There are few art forms as meditative, nostalgic and all-around blissful as the coloring book.
There's just something magical about the ability to transform black-and-white pages into full blown works of art, without ever once undergoing a creative meltdown in the process. The process is intuitive, carefree -- the artistic equivalent of a low-stakes game of freeze tag.
Yes, we're waxing poetic about our third grade creative outlet of choice, the unassuming booklet of canvases that turns even the most reticent of artists into budding creative spirits. And although most practitioners of this enchanting art form haven't yet hit puberty, there are ways for adults to participate in the glorious art of the coloring book. Enter Johanna Basford, the intrepid soul behind two adult coloring books, Secret Garden and Enchanted Forest, spreading the gospel of the coloring book to aspiring artists of a certain age.
Basford, a commercial illustrator based in the UK, modeled her first book The Secret Garden after the Brodick Castle Gardens on the Isle of Arran, on the West Coast of Scotland. "My grandfather was the head gardener there so we spent every summer and Christmas there," she wrote to The Huffington Post. "The formal rose gardens of the castle, the Bavarian summer house and lily studded ponds were wonderful places to play as a child; a great place to cultivate a wild imagination!"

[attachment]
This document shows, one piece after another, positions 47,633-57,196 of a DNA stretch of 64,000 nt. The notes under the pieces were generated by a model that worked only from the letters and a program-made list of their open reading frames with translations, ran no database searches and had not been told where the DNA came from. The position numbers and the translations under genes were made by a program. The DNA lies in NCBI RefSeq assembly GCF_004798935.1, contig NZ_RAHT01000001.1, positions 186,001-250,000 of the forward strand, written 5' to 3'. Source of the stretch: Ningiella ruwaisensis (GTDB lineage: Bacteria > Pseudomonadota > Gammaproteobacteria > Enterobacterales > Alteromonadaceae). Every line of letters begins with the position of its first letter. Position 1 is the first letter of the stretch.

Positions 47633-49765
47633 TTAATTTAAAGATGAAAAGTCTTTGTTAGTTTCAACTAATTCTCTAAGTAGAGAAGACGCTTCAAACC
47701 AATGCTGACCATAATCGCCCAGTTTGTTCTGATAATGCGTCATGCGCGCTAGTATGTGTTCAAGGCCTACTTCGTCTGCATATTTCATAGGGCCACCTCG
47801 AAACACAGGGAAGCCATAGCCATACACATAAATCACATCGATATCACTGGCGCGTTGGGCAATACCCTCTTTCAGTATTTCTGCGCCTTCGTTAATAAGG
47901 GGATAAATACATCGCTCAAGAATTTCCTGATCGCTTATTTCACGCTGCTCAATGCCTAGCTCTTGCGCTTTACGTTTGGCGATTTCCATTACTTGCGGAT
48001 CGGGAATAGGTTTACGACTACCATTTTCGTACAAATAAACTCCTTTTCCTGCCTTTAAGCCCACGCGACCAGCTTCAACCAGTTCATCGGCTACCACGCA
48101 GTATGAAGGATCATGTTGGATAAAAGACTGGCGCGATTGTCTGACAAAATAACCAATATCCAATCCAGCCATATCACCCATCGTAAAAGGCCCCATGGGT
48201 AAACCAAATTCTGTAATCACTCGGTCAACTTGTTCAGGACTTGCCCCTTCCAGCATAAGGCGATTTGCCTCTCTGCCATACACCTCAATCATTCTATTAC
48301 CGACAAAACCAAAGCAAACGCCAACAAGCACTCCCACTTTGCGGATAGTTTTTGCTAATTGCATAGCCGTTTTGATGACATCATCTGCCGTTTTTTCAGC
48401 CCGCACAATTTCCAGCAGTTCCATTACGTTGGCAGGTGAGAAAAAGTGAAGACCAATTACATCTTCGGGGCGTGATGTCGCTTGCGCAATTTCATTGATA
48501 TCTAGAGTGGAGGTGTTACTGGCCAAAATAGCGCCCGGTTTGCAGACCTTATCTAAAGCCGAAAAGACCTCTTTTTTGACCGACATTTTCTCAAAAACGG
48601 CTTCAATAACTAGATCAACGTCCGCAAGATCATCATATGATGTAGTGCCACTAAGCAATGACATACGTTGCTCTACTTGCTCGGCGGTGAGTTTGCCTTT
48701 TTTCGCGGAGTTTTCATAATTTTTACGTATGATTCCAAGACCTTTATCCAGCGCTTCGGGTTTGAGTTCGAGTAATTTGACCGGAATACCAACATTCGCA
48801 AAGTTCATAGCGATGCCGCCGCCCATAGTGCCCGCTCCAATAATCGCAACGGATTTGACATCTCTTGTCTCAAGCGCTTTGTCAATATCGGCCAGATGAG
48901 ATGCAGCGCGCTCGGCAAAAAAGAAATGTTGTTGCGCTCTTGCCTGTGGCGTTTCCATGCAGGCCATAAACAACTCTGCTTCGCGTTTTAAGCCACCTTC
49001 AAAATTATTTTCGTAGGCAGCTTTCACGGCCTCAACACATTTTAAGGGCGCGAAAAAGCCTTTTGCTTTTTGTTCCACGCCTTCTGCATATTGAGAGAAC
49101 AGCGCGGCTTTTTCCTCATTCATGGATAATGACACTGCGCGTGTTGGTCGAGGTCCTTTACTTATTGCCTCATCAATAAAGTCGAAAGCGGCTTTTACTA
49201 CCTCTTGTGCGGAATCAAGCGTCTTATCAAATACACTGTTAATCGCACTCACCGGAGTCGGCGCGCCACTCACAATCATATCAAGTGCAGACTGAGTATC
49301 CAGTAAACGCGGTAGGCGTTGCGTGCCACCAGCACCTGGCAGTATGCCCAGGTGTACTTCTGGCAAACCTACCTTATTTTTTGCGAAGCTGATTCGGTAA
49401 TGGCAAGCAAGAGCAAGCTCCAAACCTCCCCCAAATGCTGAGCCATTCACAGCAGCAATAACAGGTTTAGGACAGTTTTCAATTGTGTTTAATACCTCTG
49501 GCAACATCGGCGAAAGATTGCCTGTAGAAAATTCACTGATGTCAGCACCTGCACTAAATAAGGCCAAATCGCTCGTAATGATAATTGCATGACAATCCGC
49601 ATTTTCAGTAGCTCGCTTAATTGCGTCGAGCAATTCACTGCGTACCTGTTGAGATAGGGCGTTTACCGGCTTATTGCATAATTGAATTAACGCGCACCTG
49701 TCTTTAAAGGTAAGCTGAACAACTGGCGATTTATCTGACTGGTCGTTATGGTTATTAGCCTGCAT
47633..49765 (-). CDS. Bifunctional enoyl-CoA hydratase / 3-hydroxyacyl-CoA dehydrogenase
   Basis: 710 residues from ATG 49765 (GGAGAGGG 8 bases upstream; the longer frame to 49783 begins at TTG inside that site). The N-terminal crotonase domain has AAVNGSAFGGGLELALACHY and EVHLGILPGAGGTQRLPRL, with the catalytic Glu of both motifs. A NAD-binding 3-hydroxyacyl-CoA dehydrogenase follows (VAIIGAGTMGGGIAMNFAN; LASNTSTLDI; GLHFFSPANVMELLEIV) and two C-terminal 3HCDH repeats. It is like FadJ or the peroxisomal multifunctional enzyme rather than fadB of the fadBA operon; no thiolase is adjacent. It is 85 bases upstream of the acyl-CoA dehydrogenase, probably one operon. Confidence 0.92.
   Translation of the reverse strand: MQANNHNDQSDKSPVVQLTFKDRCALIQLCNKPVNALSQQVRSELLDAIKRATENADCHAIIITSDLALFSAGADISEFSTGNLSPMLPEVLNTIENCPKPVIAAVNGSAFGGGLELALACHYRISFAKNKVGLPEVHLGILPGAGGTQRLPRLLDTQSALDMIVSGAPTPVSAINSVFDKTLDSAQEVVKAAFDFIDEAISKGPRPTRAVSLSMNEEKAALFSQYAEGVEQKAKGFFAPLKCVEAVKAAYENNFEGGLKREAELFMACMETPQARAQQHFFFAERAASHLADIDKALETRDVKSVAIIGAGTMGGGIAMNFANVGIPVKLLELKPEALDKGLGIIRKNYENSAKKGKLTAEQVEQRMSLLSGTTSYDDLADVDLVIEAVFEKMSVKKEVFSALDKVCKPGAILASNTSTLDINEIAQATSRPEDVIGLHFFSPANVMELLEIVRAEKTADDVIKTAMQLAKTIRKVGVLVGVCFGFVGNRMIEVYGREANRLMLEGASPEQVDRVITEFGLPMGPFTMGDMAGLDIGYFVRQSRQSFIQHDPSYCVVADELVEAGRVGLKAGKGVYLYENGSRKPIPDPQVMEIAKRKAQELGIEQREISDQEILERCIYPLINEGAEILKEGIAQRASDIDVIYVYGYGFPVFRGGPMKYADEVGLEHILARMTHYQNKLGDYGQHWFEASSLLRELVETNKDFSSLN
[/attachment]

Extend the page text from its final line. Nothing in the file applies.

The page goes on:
Dubbing herself an "inky illustrator," Basford uses monochromatic lines to create wild naturescapes waiting to be filled with vitality. "The artwork is all super intricate with lots of hidden little details such as rogue butterflies and curious squirrels to find in the pages. There’s a list of things to find at the front of the book making it an inky treasure hunt of sorts!"
Judging by Basford's success, we'd say adults are hungry for a creative outlet like this. The artist has sold over one million copies of Secret Garden worldwide, which has been translated into over 14 different languages. There's something undeniably accessible about the semi-blank pages of a coloring book that provides the training wheels so many budding artists crave. "I think everyone has a creative spark, they just need the opportunity to let it flourish. A blank sheet of paper can be daunting, but a coloring book has the outlines already there, making it easier to pick up a pencil and begin making your mark. I think of the coloring books as collaborations, I create the artwork and the owner of the book brings the color."
Basford isn't the first person to catch on to the de-stressing benefits of coloring. Since the early 20th century, psychologists including Carl Jüng have preached the tranquil advantages of the technique.
"Being 'in flow' or immersed in a task like coloring seems to help soothe many people, from investment bankers to busy mums," Basford added. "Some time spent with the simple task of adding color to the page and creating something beautiful really seems to appeal to people. There’s also the nostalgia factor. Chances are last time you spent an hour or so coloring in you didn’t have a mortgage and you weren’t worried about a nagging boss or the financial crisis! Coloring in seems to help people think about a time when life was simpler and more carefree."
Consider trading in your yoga mat for a set of markers and peruse the gorgeous gardens of Basford's imagination below.